Child Support Basics
Child support is financial support paid by one parent to another in order to cover the reasonable needs of children for their health, education, and maintenance. Both parents share a duty to financially support their children. In North Carolina and South Carolina, the income shares method of calculation combines the parents’ gross income to approximate what the parents might spend on their children if they were living as an intact family unit.
How is Child Support Calculated?
The Child Support Guidelines in both North Carolina and South Carolina determine if and how much child support should be paid. The Child Support Guidelines are loosely based upon how many nights per year a child spends with each parent. If you are an extremely high-income earner above a certain annual gross income, your child support obligation is not strictly dictated by the Child Support Guidelines as your income is above the threshold contemplated by the Child Support Guidelines.
The Child Support Guidelines in North Carolina and South Carolina have three “Worksheets,” which calculate and determine if child support is owed based on the physical custody arrangement for the children.
In North Carolina, “Worksheet A” is used if there is a primary parent with whom the children spend most of their time, “Worksheet B” is used if the parents share custody of the children more equally, and “Worksheet C” is used if different children live primarily with different parents (i.e., Son lives with Mother primarily and Daughter lives with Father primarily).
In South Carolina, “Worksheet A” is used if there is a primary parent with whom the children spend most of their time, “Worksheet C” is used if the parents share custody of the children more equally, and “Worksheet B” is used if different children live primarily with different parents.
You enter the following information into the worksheets to determine if child support is owed:
We have 50/50 custody, does either parent have to pay child support?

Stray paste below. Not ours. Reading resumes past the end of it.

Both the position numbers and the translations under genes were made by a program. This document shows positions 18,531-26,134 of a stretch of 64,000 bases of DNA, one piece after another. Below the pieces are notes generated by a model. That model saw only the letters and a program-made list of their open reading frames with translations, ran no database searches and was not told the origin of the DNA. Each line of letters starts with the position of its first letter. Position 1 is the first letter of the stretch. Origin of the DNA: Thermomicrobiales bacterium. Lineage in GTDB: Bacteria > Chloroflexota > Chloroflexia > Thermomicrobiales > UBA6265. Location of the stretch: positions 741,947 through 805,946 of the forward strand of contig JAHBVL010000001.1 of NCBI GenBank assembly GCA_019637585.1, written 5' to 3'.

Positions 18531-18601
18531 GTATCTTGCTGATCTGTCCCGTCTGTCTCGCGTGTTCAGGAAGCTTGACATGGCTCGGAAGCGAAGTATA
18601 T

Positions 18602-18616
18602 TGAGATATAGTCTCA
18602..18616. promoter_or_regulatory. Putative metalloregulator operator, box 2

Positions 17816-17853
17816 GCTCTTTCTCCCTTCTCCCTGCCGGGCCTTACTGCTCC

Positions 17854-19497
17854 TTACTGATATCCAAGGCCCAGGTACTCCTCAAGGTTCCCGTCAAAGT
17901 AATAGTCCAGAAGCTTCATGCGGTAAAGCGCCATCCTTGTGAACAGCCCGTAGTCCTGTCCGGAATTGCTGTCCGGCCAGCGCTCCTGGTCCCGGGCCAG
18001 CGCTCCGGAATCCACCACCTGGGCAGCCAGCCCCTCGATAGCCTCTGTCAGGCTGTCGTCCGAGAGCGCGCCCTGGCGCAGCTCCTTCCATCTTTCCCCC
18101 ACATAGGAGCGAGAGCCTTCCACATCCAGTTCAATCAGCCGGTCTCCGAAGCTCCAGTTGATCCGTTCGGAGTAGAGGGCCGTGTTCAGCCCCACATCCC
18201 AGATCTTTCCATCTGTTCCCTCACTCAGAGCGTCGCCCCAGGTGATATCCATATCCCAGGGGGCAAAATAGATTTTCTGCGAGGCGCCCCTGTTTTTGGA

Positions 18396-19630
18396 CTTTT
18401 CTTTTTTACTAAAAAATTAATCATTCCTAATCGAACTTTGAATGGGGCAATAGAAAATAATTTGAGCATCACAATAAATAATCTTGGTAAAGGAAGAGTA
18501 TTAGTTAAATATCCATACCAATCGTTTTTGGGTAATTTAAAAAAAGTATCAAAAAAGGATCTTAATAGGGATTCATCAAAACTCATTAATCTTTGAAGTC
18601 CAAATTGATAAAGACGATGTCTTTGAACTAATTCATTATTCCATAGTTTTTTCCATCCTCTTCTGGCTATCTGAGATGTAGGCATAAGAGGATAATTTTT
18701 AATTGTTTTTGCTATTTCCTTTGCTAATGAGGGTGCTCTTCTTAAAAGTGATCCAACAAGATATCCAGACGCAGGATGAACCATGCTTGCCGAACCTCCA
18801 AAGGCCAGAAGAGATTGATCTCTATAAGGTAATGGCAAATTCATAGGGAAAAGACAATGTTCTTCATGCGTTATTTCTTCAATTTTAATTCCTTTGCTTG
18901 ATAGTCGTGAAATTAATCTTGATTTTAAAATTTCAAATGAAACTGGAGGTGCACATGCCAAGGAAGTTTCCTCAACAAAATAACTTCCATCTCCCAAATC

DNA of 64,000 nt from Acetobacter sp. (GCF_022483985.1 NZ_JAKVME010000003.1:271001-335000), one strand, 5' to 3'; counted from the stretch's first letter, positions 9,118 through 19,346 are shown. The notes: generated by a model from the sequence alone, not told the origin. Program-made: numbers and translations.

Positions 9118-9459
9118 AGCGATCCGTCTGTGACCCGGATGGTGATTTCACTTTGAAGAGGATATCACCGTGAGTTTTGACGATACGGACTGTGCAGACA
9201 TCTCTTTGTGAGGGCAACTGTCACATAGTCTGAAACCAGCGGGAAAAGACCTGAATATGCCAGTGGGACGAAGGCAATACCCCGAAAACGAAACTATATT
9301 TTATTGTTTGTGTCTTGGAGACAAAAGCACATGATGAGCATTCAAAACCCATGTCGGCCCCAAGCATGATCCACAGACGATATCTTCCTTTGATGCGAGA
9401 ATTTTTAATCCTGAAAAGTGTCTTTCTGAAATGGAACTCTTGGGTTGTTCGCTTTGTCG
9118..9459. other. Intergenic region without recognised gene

If the parents have comparable monthly gross incomes, there may not be a child support obligation required, or it may be so negligible that the parents agree that no child support will be paid. If one parent earns a significantly higher income than the other, then the higher-earning parent will typically have a child support obligation.
My child’s other parent is not paying child support, do I have to let them see the children?
Yes. A parent’s custodial right to see their children is not based on whether the parent is paying regular child support. You may not withhold parenting time with the children from a parent who is not paying child support.
My spouse isn’t letting me see my children, can I stop making child support payments?
No, you cannot stop making child support payments if your spouse will not allow you to see your children. Failure to pay child support could result in you being held in contempt of court, facing legal action for breach of contract, or having your wages garnished, among other unpleasant outcomes.
When does child support end?
When your child turns 18 and graduates from high school or your child becomes an emancipated minor. You can agree to financially support your child beyond age 18 and high school graduation within a Separation Agreement or Consent Order, but you are not typically legally obligated to do so in the absence of an agreement to do so.
Can my child support payment be modified?
Yes, child support orders can be modified if there has been a change in circumstances. For example, if one parent gets a new job with an increased salary, one child develops extraordinary medical needs, or a parent is laid off from their job, all of these situations could constitute a substantial change in financial circumstances that would warrant modification of a child support order.
If you have questions about paying or receiving child support, please reach out to our firm and we would be happy to assist you.
Lindsey Dasher is the Managing Partner at Dasher Law PLLC